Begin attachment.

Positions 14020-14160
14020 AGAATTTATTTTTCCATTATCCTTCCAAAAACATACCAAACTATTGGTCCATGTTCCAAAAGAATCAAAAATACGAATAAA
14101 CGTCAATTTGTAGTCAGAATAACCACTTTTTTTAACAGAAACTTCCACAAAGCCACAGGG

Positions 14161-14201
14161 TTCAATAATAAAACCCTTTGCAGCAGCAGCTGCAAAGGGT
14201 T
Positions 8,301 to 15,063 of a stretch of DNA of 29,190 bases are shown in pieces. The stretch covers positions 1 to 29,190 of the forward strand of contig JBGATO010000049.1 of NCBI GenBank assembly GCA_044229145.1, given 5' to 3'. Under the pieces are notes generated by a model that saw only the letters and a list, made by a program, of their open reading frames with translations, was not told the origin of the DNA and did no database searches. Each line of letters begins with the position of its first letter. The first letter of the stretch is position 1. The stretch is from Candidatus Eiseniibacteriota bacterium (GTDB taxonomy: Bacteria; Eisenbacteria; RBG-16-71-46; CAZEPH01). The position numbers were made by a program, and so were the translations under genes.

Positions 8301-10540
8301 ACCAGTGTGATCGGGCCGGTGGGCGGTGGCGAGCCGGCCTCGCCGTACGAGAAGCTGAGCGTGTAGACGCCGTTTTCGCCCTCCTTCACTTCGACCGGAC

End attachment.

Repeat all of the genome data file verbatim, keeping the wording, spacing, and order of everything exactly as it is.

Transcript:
Positions 14020-14160
14020 AGAATTTATTTTTCCATTATCCTTCCAAAAACATACCAAACTATTGGTCCATGTTCCAAAAGAATCAAAAATACGAATAAA
14101 CGTCAATTTGTAGTCAGAATAACCACTTTTTTTAACAGAAACTTCCACAAAGCCACAGGG

Positions 14161-14201
14161 TTCAATAATAAAACCCTTTGCAGCAGCAGCTGCAAAGGGT
14201 T
Positions 8,301 to 15,063 of a stretch of DNA of 29,190 bases are shown in pieces. The stretch covers positions 1 to 29,190 of the forward strand of contig JBGATO010000049.1 of NCBI GenBank assembly GCA_044229145.1, given 5' to 3'. Under the pieces are notes generated by a model that saw only the letters and a list, made by a program, of their open reading frames with translations, was not told the origin of the DNA and did no database searches. Each line of letters begins with the position of its first letter. The first letter of the stretch is position 1. The stretch is from Candidatus Eiseniibacteriota bacterium (GTDB taxonomy: Bacteria; Eisenbacteria; RBG-16-71-46; CAZEPH01). The position numbers were made by a program, and so were the translations under genes.

Positions 8301-10540
8301 ACCAGTGTGATCGGGCCGGTGGGCGGTGGCGAGCCGGCCTCGCCGTACGAGAAGCTGAGCGTGTAGACGCCGTTTTCGCCCTCCTTCACTTCGACCGGAC